For people with diabetes, being aware of the challenges that come with the disease is extremely important. Among these challenges is the susceptibility to foot problems which, when left untreated, can literally cost the person a leg – or even their life.
If you’re living with diabetes, it goes without saying that taking care of your feet is central to preserving your limbs, mobility, and overall quality of life.
Below are some diabetic foot care guidelines to ultimately help you keep moving and living well despite your condition.
Check Your Feet Regularly
Make it a habit to check your feet regularly and thoroughly, especially your toes and soles, for any cuts, sores, blisters, or any sign of an injury.
If you can’t reach your feet easily, ask a loved one for help.
Keep Your Feet Clean and Dry
Wash your feet with warm water and mild soap, and make sure to dry them thoroughly. Keeping your feet dry can help you avoid fungal infections, which can cause inflammation and fissuring.
Keep in mind that more than 80 percent of amputations begin with foot ulcers, which stem from a simple crack, blister, or cut.
Never Walk Around Barefoot Even Indoors
Diabetes can cause damage to the lining of your blood vessels, thereby compromising blood circulation to your extremities. Poor blood circulation can cause you to lose sensation in your feet, which can make walking around without protection a disaster. You can have a cut or scrape on your foot and not know it.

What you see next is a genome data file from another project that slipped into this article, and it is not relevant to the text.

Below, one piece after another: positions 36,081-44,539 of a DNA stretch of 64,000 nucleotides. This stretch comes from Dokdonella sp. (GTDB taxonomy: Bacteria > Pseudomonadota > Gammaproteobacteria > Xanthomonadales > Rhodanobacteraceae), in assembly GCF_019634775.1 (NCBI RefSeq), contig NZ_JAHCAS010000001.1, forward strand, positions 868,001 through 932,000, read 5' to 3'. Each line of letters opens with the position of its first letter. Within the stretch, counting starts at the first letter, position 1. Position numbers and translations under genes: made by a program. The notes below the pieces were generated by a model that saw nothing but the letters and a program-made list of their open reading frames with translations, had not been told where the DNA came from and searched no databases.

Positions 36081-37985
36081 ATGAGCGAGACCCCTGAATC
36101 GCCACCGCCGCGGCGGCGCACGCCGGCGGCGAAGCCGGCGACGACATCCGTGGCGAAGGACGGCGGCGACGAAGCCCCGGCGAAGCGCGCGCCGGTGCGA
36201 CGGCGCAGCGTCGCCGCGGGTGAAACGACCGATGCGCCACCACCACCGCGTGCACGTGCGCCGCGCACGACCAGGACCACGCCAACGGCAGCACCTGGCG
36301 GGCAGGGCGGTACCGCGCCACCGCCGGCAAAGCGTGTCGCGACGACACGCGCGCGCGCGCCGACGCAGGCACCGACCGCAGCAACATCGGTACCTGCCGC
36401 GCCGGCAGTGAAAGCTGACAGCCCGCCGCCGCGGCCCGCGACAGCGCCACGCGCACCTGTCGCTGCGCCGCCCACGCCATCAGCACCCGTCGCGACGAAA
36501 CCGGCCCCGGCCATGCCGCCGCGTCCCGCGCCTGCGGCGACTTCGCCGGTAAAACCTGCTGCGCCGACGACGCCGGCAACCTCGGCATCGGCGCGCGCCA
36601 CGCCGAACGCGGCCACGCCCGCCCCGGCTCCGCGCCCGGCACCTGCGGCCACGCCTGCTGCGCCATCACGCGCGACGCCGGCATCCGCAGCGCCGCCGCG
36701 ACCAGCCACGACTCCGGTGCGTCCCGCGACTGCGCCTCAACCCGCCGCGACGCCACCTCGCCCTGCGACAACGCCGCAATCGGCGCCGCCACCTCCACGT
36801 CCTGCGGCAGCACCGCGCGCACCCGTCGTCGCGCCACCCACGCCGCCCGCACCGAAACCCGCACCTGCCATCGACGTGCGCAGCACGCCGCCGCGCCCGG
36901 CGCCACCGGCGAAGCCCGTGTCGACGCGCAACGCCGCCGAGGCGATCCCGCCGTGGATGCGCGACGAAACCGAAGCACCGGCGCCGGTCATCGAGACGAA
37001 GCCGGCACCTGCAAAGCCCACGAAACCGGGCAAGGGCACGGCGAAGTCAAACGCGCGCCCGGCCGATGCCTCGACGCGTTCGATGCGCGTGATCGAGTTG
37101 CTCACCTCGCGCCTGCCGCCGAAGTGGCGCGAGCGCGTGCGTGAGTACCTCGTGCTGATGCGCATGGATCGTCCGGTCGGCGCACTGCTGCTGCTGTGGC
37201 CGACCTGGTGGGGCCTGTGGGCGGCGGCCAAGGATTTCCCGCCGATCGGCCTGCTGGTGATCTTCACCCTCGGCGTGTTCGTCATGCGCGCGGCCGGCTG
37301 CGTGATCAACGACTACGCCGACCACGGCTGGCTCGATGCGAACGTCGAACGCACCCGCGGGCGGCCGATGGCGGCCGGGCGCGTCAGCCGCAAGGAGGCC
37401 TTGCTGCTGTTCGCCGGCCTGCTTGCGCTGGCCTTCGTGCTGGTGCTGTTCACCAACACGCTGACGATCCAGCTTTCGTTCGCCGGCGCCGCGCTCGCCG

Make sure to always wear socks or slippers when indoors and check the inside of your shoes for pebbles or objects.
Choose Shoes That Are Comfortable and Fit Well
To help ensure that you get shoes that fit well, wait until the afternoon or end of the day to buy them. Your feet expand naturally with use during the day. Make sure to also slowly break in your new shoes by wearing them for an hour or two the first few days until you feel completely comfortable.
Also, go for shoes that are lightweight; let your feet breathe and move; and have a shock-absorbing sole, which helps ease the pressure on the bottom of your foot.
See Your Foot Doctor Regularly
If you have no neurological deficit, you can see your foot doctor every year. However, if you already have symptoms of nerve damage or poor circulation (e.g., tingling sensation and numbness in your feet), you should see your doctor every two to three months.
Your foot doctor can recommend strategies or develop a treatment plan to help you lower your risk for potentially serious foot problems or complications.
Diabetic Foot Care in St. Charles County, MO
Dr. Anthony Lombardo, our board-certified podiatrist, is passionate about equipping patients with useful information to empower them to stay on top of their foot and ankle health.
Schedule an appointment with Dr. Lombardo today. You may either call our office at (636) 229-4222 or use our convenient online form. We’re eager to serve you!